Jigsaw puzzles are a part of my history. It didn't feel like a Christmas holiday unless someone was bent over one, reassembling the fractured pieces into a comprehensible, cohesive picture. I excelled at them, because I could pick up on tiny details, patterns and connections.
Shortly after my breakdown in the late spring, when all the thoughts and memories that lived in the back of my brain, (swept under a rug called "I've dealt with this") came tumbling back to the front, jigsaw puzzles kept me from falling to further pieces. When I'd get home from work (why/how was I still going?), or after my pysch appointments when I finally went on leave, I would park myself in front of my Venetian scene. The thoughts that would dance and jeer incessantly would be quieted, as my attention completely focused on deciphering flowers from hedges.
In October, I gave my sweetie a puzzle for his birthday. Things were pretty stressful at work for him, and it was a way for us to quietly work on something together. I think it was a Napa inspired scene, reminding us of our relaxing time in Northern California. My mom and step-dad were here visiting from out east around that time, and I was still struggling to maintain energy and balance. One of the days that we had planned as an exploration day, I suggested we stay in. We ended up piecing together the border for that puzzle, the three of us. It felt like home.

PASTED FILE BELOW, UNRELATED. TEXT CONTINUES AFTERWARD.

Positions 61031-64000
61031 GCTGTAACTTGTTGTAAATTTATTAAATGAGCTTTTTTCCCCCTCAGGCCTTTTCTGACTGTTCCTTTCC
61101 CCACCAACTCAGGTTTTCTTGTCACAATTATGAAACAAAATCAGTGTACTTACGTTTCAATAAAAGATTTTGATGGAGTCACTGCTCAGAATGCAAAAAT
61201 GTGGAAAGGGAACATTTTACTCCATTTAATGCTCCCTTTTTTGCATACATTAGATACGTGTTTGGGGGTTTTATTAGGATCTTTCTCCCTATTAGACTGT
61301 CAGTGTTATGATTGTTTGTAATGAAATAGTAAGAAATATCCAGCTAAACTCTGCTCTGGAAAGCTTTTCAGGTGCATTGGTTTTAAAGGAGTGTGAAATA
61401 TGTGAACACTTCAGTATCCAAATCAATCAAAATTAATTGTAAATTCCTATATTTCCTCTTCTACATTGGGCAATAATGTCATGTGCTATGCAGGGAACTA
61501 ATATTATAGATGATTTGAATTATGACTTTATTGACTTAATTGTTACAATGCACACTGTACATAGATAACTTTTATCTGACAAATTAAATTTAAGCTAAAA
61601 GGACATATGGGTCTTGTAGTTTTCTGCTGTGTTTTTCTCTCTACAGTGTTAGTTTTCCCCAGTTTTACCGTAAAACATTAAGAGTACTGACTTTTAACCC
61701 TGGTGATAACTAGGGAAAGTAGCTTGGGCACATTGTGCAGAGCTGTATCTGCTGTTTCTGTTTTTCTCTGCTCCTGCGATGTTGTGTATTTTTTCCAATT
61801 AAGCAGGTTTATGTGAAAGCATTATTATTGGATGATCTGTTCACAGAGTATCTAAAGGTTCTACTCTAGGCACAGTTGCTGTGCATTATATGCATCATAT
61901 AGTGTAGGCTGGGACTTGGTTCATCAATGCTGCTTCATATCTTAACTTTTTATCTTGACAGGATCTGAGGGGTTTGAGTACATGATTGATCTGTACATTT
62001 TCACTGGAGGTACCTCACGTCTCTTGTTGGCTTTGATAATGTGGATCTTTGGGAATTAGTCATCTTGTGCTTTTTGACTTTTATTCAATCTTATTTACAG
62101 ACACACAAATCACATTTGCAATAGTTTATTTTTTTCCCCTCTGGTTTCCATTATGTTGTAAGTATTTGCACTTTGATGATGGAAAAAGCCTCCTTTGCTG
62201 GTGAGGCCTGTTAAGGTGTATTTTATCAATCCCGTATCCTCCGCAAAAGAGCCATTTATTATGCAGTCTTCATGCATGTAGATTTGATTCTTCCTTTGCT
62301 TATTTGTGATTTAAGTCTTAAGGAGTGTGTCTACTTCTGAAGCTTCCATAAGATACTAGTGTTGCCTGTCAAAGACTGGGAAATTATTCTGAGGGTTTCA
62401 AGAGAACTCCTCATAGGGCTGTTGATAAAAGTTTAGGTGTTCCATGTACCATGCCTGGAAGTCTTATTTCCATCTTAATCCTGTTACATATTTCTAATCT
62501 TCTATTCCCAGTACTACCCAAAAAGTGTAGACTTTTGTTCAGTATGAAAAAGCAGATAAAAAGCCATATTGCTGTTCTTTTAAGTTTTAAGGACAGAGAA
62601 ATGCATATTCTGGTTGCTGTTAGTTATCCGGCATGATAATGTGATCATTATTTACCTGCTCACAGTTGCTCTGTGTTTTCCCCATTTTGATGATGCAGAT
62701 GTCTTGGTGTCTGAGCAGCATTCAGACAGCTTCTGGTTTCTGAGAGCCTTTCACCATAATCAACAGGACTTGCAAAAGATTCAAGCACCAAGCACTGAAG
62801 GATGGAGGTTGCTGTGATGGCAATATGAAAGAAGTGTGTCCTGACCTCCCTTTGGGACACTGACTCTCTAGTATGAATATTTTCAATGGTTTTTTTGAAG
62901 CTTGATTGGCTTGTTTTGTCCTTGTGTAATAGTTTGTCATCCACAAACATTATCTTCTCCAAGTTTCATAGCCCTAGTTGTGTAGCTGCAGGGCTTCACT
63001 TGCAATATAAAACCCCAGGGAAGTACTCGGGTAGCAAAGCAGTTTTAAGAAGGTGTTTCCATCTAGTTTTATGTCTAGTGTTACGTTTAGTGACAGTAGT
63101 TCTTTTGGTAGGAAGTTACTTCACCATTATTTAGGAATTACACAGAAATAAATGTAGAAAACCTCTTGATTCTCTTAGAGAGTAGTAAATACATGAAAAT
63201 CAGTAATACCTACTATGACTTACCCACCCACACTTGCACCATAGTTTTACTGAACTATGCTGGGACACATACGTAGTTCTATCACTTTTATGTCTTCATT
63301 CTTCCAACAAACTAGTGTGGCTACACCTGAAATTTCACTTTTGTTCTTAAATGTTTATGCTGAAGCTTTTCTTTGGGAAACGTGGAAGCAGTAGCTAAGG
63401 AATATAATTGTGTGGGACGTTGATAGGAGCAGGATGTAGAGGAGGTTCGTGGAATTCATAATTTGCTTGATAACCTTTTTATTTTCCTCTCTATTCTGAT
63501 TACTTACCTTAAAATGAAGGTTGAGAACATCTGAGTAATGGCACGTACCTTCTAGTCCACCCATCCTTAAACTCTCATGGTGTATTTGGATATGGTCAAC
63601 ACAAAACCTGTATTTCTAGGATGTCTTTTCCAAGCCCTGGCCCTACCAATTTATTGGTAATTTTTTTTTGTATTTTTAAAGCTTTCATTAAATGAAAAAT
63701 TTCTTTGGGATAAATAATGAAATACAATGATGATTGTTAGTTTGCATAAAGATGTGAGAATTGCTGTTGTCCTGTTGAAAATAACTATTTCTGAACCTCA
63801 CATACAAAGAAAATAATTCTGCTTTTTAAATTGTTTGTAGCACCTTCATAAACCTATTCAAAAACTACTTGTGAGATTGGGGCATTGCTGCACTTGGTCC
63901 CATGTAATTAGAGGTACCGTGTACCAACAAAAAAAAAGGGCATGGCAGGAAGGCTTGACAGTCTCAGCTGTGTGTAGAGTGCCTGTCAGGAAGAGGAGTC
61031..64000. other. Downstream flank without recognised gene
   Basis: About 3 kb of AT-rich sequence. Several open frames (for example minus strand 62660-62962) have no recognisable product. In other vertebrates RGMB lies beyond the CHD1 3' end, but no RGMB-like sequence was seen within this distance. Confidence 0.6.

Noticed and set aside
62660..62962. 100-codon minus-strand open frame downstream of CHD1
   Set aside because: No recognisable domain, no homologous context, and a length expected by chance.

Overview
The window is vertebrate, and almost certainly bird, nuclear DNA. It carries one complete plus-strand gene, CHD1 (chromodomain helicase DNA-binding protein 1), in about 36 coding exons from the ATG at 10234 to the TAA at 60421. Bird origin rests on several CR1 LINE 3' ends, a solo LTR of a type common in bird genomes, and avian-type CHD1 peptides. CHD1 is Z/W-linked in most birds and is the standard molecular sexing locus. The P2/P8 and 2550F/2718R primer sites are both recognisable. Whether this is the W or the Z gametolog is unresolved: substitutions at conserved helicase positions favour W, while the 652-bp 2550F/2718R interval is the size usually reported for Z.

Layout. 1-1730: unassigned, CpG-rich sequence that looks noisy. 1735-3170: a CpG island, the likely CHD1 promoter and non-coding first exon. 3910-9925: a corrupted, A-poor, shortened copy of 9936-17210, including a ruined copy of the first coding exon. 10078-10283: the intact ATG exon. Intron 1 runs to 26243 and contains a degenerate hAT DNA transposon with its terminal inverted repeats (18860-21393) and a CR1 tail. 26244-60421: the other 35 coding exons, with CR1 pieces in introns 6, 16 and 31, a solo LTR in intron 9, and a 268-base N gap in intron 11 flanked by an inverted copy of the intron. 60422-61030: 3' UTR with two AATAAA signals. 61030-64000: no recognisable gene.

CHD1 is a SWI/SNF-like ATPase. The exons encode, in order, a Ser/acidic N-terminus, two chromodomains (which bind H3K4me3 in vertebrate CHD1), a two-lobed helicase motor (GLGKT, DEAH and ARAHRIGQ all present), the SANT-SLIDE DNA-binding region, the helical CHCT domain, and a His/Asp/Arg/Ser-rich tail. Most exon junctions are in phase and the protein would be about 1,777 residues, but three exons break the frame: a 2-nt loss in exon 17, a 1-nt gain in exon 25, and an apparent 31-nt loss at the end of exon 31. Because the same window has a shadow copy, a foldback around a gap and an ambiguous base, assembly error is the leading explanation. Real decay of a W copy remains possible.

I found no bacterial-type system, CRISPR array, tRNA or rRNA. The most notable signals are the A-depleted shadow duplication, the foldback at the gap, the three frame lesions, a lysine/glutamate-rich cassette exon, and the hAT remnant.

Last night, it rained. We vetoed the idea of Christmas lights and skating, and opted instead for watching Amelie, curled up in front of the fire. And then we cracked open my sweetie's Christmas present puzzle. George Seurat's La Grande Jatte. Simply because it was the Christmas holidays. No other reason than that. How wonderful.
This was from the very first "Very Special Christmas" album... since I'm feeling a little nostalgic :) Two other favourites from this disc, and my childhood memory, can be found here and here. Aren't the hairstyles just fabulous?!
reverb 27 – Ordinary Joy
Our most profound joy is often experienced during ordinary moments.
What was one of your most joyful ordinary moments this year?